A wireless card requires only a PCIe x1 slot – which also happens to be the smallest in terms of physical size and throughput rate.
This is because even the newest WiFi 6 PCIe cards have a throughput (speed) of about 2.4 Gbps (300 MB/s) on 5 GHz frequency. Contrast this to the data rate of a single PCIe x1 slot that can handle throughput rate of 985 MB/s and 1969 MB/s on version 3.0 and 2.0 respectively!
In this article we talk in detail about which PCIe slot for wireless card is most suitable. In doing so we will look into why that is so, talk about PCIe slots, version, bandwidth and all the related jargon.
If you are looking for a simple answer though, then PCIe x1 slot is the one to go for. Currently, there is no PCIe wireless card powerful enough to leverage the bandwidth of a higher PCIe lane count and hence none require a larger PCIe slot.
Let us look into PCIe Wireless Card, PCIe Lanes and PCIe Slots a bit.
PCIe Lanes, Bandwidth, Version and Slots
In order to understand why a PCIe x1 slot is sufficient for WiFi card, you have to understand a bit of PC jargon.
A PCIe lane is basically like a highway through which data travels to and fro the PCIe slot. The more lanes a PCIe slot has, the higher would be the throughout (speed in layman’s terms) of the slot the expansion card attaches to attaches.
The more demanding an expansion card is, the more PCIe lanes it required.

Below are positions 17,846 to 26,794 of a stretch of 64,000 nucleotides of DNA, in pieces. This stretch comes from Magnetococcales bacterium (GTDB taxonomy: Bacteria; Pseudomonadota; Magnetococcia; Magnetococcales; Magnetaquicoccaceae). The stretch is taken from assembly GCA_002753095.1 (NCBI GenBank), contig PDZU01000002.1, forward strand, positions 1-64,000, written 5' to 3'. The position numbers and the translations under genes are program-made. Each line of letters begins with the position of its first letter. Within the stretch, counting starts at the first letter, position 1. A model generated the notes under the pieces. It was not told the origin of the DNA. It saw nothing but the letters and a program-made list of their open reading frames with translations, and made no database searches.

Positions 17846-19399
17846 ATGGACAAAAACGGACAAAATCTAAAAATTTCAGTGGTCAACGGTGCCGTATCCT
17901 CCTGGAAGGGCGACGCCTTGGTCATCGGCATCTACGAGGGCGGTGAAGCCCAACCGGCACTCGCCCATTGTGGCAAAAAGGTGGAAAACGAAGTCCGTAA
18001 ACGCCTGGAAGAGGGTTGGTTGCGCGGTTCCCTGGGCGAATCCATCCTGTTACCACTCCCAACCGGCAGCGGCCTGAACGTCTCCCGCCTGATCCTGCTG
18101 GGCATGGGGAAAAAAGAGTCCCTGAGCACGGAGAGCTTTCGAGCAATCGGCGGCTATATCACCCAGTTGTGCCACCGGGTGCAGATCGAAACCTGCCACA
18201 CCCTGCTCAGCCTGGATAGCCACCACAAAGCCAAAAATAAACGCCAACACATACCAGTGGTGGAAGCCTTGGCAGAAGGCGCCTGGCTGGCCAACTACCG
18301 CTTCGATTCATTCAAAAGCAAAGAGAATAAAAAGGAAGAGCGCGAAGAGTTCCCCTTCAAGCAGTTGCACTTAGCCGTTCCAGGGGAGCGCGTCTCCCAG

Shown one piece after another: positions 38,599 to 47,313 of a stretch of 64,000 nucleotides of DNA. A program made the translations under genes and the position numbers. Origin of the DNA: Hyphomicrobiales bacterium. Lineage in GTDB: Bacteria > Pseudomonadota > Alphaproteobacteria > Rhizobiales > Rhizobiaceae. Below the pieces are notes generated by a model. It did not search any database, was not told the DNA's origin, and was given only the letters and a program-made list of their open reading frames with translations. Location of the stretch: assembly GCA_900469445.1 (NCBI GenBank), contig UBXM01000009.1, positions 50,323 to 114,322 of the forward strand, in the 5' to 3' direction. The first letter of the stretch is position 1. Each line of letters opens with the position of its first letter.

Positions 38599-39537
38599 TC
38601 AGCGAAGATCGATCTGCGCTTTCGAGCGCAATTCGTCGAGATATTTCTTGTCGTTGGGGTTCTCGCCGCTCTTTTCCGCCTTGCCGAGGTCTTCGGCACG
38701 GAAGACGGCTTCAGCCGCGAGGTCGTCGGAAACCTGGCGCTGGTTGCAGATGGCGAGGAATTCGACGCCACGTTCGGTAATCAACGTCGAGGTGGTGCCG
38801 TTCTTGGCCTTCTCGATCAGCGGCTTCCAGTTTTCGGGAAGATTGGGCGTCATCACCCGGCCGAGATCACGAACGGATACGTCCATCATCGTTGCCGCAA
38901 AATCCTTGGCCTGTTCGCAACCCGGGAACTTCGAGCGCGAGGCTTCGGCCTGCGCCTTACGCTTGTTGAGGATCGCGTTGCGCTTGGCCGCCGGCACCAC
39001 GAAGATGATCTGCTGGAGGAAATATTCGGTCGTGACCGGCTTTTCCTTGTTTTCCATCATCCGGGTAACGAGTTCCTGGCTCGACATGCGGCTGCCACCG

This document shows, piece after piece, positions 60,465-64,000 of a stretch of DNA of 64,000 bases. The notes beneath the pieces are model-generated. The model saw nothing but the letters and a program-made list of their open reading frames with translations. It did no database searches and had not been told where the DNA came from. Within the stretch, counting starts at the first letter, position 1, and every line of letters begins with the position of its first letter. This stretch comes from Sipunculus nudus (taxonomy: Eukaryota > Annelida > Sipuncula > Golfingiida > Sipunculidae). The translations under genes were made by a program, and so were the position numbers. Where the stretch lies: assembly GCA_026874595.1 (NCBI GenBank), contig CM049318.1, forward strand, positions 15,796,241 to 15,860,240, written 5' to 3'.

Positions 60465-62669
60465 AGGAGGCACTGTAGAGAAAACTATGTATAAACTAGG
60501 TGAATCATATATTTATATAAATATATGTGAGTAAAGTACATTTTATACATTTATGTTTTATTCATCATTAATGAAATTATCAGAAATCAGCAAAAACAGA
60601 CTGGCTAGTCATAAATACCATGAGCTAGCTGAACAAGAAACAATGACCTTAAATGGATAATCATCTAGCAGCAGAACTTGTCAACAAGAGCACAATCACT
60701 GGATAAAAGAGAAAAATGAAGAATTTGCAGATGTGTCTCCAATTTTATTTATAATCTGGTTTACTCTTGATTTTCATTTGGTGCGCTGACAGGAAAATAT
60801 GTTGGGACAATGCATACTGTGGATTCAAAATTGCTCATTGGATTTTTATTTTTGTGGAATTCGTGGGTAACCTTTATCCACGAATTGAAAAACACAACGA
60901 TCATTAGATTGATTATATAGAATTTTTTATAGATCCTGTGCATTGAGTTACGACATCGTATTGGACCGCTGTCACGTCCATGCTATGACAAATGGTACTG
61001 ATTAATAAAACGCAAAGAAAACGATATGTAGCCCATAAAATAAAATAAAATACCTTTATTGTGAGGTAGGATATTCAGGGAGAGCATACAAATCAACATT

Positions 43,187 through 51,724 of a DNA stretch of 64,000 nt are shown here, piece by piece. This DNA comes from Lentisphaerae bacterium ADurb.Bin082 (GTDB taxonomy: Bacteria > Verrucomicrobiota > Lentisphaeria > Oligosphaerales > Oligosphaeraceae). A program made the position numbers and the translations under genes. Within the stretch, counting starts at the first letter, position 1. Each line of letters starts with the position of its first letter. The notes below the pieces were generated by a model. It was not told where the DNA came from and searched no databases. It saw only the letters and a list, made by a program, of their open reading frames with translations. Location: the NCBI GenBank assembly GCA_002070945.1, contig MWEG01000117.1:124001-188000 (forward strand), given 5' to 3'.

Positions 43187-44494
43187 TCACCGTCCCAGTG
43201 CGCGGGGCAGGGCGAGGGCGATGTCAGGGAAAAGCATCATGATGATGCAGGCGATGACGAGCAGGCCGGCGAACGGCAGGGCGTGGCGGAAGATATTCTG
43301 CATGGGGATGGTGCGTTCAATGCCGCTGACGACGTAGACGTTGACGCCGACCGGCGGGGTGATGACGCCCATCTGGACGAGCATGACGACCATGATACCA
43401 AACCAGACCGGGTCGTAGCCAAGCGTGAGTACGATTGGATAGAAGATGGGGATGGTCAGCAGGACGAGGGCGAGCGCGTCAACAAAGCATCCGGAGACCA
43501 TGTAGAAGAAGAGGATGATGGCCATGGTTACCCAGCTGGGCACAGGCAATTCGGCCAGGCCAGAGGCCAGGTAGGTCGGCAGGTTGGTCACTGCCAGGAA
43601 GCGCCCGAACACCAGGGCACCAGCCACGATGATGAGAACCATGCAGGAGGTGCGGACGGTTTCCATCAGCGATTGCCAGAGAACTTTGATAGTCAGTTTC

The throughput rate of each lane differs from generation to generation.
Table: PCIe version and lane throughput.
The table above shows that the throughput of a single PCIe lane, x1, is 0.50 GB/s on PCIe v.2. However a single PCIe x1 v3.0 lane has a 0.985 GB/s throughput.
Different PCIe slot sizes have different amount of PCIe lanes.
Common sizes include, x1, x4, x8, x16.
It is important to understand that the amount of PCIe lanes your system has are limited. Hence it is wise to understand the lane requirement of new cards and the overall you have available.
For instance, if you have 20 PCIe lanes in your system, and have a graphics card taking up 16 lanes, an M.2 expansion card taking taking 4 lanes, you would not be able to install an additional WiFi card to a free x1 slot.
- How to Check How Many PCIe Lanes Do I Have
- How to Check How Many PCIe Slots Do I Have
- PCIe 3.0 vs 2.0 – PCIe Versions Explained
So Which PCIe Slot for Wireless Card?
Image: ASUS AX3000
As mentioned earlier, the x1 slot is more than enough for the contemporary WiFi 5 and WiFi 6 protocols.
Why is x1 Sufficient for a Wireless Card?
This has all to do with bandwidth requirement of the card. The bandwidth requirement of a WiFi 6 card does not even saturate a single PCIe 2.0 lane, let alone that of version 3.0 and 4.0.
The transfer speed of PCIe slot differs from version to version. Currently, the most common PCIe version is the Version 3.0. However, on older or entry level motherboards you may find some slots operating at Version 2.0 as well.
As seen in the table above PCIe Version 3.0 has a transfer speed of about 1 GB/sec per lane. This is sufficient to support the transfer speed requirement for the wireless add in cards. Why? let us look at an instance:
An average PCIe WiFi 6 card promises speed of 2.4 Gbps on 5 GHz frequency. 2.4 Gigabits per second equals 300 MegaBYTE per second. Note the difference between bits and bytes. They are NOT the same thing.
As we saw earlier above, a PCIe x1 v2.0 slot has a speed of 500 MB/s, likewise PCIe x1 v3.0 caps at 985 MB/s and PCIe x1 v4.0 at 1969 MB/s.
So while the very old and ancient PCIe x1 v1.0 with their 250 MB/s throughput rate cap may not be sufficient to handle the newer gen WiFi 6 speed to its max capability the rest of the generations of PCIe slots are more than sufficient to handle WiFi 6 cards.